Four Colour Thoughts – Bone Parish #1

The Creators – Cullen Bunn – Writer, Jonas Scharf – Artist, Alex Guimarães – Colours, Ed Dukeshire – Letters

The Players – The Winters Family

The Story – A new drug has hit the streets and everyone wants it. An otherwise normal family who has created said drug, has a few problems of their own.

The Take – Cullen Bunn, a master of the macabre in his own right, brings a new comic to the stands through BOOM! Studios with the help of illustrator Jonas Scharf, one that starts out fairly unassuming with its horror soon becoming very apparent. It begins with some drug-dealing, a common enough activity in this day and age and it takes a little twist when the origins of the drug are made known. To say it is slightly unsettling is putting it lightly and one has to read the comic to find out just what the source is as it will not be spoiled here. Suffice it to say, getting product to create the drug is not so much a problem as it is not getting caught and that is a dilemma that family matriarch Grace Winters will deal with when the time comes. There is yet one more conundrum which surfaces for Grace and her family and it comes in the form of a rival, one whom she thought she might expand the business with but is one who has designs on buying her out and taking over the entirety of the operation. Grace will not sell of course, it is the family business, but the threat cannot be ignored. By the end of the book, Bunn and Scharf have painted not only a chilling portrait of a fearsome new drug, its side effects and some possible bad situations Grace and her kids might find themselves in, but a sad one as Grace is not only the progenitor of this new substance, but a user as well. It is made clear as to why she avails herself of her product, the main effect of the drug producing illusions, visions that she uses for comfort as she cannot get past the loneliness and sadness that she feels. Yet, there is an even deadlier side effect that leaves the book off on a bit of a cliff-hanger. The story is strong which is good to see as Bunn is sometimes hit and miss when he is stretched so thin between the multitudes of publishers he works for and the artwork is both evocative and moody, a perfect match for the horror found within the pages of this issue. While one can guess at just where the book might lead, Bunn always has a few tricks up his sleeve and reading the second issue is a forgone conclusion after this well-executed beginning.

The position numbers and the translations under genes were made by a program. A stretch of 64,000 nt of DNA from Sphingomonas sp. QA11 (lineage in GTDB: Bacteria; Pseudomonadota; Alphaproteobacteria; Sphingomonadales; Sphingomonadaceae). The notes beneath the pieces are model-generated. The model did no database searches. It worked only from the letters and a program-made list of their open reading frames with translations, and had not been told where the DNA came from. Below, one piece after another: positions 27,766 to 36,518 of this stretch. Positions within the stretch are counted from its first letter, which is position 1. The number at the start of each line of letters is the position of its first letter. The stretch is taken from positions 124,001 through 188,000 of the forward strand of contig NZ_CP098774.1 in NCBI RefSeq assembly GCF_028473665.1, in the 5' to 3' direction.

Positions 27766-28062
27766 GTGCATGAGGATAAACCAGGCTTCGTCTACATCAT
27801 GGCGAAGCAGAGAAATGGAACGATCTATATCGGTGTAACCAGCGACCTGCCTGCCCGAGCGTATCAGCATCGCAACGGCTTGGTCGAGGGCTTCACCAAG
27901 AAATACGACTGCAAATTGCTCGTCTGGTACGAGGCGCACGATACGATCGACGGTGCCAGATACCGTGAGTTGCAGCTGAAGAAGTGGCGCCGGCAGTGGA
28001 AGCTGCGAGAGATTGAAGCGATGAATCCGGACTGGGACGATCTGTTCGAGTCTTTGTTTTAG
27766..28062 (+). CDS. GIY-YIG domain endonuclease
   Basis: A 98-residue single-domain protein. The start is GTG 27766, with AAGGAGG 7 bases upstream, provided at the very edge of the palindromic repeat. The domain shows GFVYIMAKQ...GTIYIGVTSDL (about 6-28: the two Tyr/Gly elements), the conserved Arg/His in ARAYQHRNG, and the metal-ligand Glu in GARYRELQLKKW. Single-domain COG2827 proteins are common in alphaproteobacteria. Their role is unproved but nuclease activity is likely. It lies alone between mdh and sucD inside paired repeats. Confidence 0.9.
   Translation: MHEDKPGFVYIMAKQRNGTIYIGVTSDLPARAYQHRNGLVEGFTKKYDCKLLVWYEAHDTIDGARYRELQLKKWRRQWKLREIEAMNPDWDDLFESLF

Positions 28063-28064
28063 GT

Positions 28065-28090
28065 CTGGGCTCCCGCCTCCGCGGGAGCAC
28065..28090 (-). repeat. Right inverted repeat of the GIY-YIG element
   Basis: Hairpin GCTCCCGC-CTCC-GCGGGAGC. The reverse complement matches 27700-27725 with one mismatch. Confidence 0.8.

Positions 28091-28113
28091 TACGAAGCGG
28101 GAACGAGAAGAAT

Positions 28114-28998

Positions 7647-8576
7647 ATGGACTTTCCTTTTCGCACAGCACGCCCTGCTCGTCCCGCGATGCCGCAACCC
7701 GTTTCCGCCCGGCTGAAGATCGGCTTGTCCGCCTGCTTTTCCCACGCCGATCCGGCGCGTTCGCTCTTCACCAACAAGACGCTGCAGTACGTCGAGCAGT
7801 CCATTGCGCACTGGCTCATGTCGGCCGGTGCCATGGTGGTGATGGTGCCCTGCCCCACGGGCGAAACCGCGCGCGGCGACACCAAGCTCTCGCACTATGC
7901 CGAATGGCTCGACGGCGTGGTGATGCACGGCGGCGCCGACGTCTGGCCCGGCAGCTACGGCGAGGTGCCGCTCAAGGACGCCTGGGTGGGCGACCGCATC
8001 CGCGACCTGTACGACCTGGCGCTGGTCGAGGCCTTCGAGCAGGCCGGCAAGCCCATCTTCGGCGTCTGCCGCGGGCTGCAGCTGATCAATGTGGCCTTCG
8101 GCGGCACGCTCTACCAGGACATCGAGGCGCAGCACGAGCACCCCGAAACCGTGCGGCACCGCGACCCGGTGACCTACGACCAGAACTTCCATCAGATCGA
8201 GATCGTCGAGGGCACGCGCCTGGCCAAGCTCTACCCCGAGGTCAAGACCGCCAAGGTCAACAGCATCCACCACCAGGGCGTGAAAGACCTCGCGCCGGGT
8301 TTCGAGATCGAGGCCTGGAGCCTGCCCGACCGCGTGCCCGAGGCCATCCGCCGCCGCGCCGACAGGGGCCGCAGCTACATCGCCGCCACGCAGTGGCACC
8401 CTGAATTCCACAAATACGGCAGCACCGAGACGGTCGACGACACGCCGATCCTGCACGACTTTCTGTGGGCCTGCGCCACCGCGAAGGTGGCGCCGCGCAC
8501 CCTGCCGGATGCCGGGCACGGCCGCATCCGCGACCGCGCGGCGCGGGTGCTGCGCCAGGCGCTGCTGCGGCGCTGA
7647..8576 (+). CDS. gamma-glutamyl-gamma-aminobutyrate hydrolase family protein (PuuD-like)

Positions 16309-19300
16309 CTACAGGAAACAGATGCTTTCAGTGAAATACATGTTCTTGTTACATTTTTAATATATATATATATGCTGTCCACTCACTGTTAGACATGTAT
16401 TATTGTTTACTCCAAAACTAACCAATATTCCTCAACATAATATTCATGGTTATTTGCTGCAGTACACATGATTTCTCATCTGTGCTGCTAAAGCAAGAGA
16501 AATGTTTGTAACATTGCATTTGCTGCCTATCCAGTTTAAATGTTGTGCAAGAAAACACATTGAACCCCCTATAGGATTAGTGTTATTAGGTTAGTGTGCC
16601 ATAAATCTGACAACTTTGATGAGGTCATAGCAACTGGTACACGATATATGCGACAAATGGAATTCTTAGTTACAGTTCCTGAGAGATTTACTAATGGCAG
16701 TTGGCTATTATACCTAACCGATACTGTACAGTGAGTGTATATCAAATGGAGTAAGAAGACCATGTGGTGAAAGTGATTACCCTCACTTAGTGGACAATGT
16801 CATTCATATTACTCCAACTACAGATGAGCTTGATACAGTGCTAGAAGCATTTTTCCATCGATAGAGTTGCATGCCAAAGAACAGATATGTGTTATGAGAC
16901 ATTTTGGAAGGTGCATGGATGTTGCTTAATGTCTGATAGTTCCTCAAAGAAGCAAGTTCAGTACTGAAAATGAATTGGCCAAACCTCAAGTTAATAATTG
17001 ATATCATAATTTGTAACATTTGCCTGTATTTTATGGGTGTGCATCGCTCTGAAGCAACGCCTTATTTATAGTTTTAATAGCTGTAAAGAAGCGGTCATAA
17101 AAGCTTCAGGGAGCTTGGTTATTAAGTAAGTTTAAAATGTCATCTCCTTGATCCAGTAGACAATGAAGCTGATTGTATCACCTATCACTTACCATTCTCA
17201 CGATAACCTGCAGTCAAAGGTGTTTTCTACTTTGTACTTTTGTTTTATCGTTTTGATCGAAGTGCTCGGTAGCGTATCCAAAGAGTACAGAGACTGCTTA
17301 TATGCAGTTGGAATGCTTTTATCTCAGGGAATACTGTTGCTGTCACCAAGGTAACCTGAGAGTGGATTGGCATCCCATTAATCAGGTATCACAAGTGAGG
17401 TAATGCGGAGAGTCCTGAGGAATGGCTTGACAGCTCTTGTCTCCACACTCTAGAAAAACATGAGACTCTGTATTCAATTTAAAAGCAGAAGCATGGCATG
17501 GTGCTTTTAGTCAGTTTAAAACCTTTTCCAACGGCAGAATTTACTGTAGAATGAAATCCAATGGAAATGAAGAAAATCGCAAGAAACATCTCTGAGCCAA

Worth It? – Yes.

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